Silver Spoon is an ongoing manga series by Hiromu Arakawa of Fullmetal Alchemist fame. It’s a coming-of-age story that focuses on the first-year students of Ooezo Agricultural High School who are enrolled in the Dairy Science Program and follows their progress as students and how they develop and come into their own as people. During this process, antics usually ensue and lessons tend to be learned too.
Silver Spoon was adapted into an anime series in 2013 and 2014 which has had two seasons so far, adapting up to around Chapter 75. This volume covers Chapters 89 to 96.
Volume 11 begins with the students being reminded that their time in the first year dorms is coming to an end. There’s much discussion about where to find new lodgings but the conversation soon turns to careers and we continue to follow Hachiken’s progress in tutoring Mikage, who wants to make it into college so they can study horses – a dream of theirs.
Outside of studying there’s also Valentine’s Day to worry about. As per Japanese tradition, female students often hand out chocolate to male students and, as such, Hachiken proposes the idea to Mikage during a study session, with the intention of getting some just from her – it takes a while for Mikage to realise the context as Toyonishi, an older student, has to spell it out. It’s a funny scenario.
Volume 11 also hosts one of the most unnerving manga panels that also manages to be pretty hilarious as sly goofball Ookawa discovers that fellow student Yoda has broken up with his girlfriend.
Silver Spoon has a great ability to juxtapose more humorous segments with character growth and more serious situations as when Hachiken has an epiphany about his plans for the second year and beyond. In a conversation with his parents, he expresses a desire to have his father “invest” in him, using his college funds to instead start his own business, inspired by an earlier conversation with Ookawa.
His father is sceptical and Hachiken realises he can’t live up to their ideals, so they come to a compromise. It’s a pretty mature discussion, especially since their relationship has been showcased as strained so far and though it doesn’t exactly end glowingly, it’s another indication that Hachiken is trying to take steps in the right direction.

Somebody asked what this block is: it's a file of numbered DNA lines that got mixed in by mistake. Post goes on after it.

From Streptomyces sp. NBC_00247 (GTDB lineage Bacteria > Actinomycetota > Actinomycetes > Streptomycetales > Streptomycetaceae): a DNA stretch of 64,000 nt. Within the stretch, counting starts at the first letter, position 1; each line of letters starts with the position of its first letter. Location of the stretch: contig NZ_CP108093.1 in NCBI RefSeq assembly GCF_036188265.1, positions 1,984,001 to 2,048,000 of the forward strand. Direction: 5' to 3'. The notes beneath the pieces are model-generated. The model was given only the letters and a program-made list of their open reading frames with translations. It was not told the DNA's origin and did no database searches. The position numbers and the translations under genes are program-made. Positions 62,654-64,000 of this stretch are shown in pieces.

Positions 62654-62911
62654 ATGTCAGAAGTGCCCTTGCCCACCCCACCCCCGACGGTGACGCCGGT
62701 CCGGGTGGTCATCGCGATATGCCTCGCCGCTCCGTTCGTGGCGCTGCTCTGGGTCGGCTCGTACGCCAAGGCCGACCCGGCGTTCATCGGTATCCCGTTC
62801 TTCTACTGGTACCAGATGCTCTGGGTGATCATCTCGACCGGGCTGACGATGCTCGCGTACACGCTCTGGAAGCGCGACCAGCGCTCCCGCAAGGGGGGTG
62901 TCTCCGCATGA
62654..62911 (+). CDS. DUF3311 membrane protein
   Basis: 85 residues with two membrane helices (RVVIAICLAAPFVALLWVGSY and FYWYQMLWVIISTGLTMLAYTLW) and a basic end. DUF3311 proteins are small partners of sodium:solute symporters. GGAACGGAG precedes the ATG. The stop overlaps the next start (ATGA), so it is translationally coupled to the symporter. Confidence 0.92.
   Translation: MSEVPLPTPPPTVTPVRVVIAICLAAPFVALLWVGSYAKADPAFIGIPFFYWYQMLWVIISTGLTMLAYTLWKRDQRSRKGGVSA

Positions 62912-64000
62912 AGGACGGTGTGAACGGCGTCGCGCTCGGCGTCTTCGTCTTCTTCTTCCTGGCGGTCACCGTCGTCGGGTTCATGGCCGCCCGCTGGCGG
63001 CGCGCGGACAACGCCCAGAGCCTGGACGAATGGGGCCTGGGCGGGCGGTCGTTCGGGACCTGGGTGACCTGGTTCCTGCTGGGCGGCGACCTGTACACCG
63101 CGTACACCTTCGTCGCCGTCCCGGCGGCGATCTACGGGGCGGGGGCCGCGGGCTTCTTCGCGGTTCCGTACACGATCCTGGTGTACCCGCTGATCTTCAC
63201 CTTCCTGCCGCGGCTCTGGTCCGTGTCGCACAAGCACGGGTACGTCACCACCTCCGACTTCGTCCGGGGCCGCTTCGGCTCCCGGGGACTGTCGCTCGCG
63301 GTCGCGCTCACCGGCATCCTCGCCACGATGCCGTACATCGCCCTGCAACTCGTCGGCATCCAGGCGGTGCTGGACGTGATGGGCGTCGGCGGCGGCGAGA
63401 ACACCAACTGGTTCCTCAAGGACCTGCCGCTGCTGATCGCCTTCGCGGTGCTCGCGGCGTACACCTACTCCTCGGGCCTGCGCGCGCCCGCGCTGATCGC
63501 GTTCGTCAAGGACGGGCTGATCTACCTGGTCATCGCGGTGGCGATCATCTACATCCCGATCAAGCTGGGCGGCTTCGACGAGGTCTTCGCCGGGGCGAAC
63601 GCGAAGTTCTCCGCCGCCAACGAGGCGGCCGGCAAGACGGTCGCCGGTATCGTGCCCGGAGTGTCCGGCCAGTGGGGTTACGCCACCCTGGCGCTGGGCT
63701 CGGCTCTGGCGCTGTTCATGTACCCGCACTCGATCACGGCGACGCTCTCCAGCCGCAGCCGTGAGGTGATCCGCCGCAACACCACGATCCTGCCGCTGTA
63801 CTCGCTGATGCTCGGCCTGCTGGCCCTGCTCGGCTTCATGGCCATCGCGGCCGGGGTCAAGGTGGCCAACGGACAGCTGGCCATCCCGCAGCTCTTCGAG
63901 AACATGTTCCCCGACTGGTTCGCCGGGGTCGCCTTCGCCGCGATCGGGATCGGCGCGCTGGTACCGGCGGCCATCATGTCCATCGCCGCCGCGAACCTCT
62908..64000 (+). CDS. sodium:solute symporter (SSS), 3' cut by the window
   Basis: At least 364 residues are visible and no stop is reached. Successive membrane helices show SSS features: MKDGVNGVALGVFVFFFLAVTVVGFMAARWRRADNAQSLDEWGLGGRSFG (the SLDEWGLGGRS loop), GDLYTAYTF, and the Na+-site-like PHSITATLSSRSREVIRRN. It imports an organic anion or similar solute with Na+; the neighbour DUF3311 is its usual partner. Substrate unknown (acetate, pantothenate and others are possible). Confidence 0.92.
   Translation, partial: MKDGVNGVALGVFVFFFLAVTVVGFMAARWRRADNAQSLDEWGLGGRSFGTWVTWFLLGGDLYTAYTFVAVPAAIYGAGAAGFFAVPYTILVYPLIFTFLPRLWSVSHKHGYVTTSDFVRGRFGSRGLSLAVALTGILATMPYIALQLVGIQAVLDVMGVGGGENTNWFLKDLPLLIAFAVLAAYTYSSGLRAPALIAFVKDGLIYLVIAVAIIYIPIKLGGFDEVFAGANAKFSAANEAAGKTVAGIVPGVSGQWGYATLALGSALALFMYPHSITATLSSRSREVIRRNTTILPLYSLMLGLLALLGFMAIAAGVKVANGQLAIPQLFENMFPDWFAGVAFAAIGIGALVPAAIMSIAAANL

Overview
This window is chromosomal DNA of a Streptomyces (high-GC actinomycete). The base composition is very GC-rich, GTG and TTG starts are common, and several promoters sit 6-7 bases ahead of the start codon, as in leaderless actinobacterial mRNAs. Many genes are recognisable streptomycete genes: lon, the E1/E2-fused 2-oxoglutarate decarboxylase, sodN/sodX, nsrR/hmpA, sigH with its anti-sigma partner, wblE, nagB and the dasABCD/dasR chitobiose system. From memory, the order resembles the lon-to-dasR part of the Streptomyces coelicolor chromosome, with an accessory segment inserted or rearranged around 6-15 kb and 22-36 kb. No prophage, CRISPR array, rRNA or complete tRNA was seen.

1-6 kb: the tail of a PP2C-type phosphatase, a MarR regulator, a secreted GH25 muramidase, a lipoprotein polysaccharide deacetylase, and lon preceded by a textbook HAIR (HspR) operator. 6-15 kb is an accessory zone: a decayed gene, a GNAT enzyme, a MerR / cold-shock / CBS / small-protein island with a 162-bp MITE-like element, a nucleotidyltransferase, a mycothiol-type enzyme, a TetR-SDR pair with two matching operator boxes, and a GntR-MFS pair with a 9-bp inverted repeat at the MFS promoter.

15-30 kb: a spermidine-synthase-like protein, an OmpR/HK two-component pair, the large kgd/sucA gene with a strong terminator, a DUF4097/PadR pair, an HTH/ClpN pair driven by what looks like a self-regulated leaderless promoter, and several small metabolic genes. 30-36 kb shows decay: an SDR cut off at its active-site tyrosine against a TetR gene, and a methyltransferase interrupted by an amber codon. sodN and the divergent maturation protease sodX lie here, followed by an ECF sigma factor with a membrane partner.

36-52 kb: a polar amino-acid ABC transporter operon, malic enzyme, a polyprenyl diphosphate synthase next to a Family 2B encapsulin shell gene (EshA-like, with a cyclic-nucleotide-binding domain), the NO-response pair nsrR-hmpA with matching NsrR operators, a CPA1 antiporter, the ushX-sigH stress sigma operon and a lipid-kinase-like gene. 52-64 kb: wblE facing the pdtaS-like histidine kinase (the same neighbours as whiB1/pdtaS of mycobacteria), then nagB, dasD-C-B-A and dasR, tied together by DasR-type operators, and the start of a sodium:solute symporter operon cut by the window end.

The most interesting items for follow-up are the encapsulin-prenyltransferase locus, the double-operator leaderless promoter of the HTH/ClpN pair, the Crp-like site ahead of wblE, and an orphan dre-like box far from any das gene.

Volume 10 had Hachiken overseeing the manufacturing of sausages and bacon, showing natural leadership and, as such; it makes sense to see him want to pursue a role like this.
He begins to talk with several fellow students, including Yoshino, who plans to start a cheese-making business using her parents’ dairy, and Inada, who has enthusiastically decided to help out with a business proposal – a means to convince his father that he’s seriously thought his decision through.
I found it fascinating how Hachiken decides to take advantage of the network of potential contacts that Ooezo Agricultural High School has provided him with. This is highlighted by a meeting with his teacher, who struggles to give him advice due to the career path being one he’s never seen a student take before, but discusses the potential laid before him.
The rest of Volume 11 sees Hachiken’s parents pay the high school a visit, with Mikage standing up for Hachiken and defending his decision not to enroll at a college. There’s also a more light-hearted and fun chain of events that leads to the students concocting a hotpot for a party.
Somehow, despite looking absolutely grim and having way too many unwieldy ingredients in it, they find that it’s a “mystery hotpot of miracles!”
Hachiken is also gifted with several tools for his business venture as Nishikawa provides his old laptop and Inada a folder that’s chock-a-block with pig-related research.
Perhaps the most notable chapter comes when the Principal gives a speech to commemorate the end of the first year. It is here that the titular Silver Spoon of the manga’s title comes into play as he gives them a talk which acts as food for thought.
The volume ends in a rather…explosive manner, but I won’t dare spoil it here!
Overall, Silver Spoon Volume 11 houses some notable progression for Hachiken’s post-high school career and delivers typically well-timed laughs but also more serious and poignant discussions, all capped off with some great moments for the supporting cast.
©2011 Hiromu Arakawa. ©2019 by Yen Press.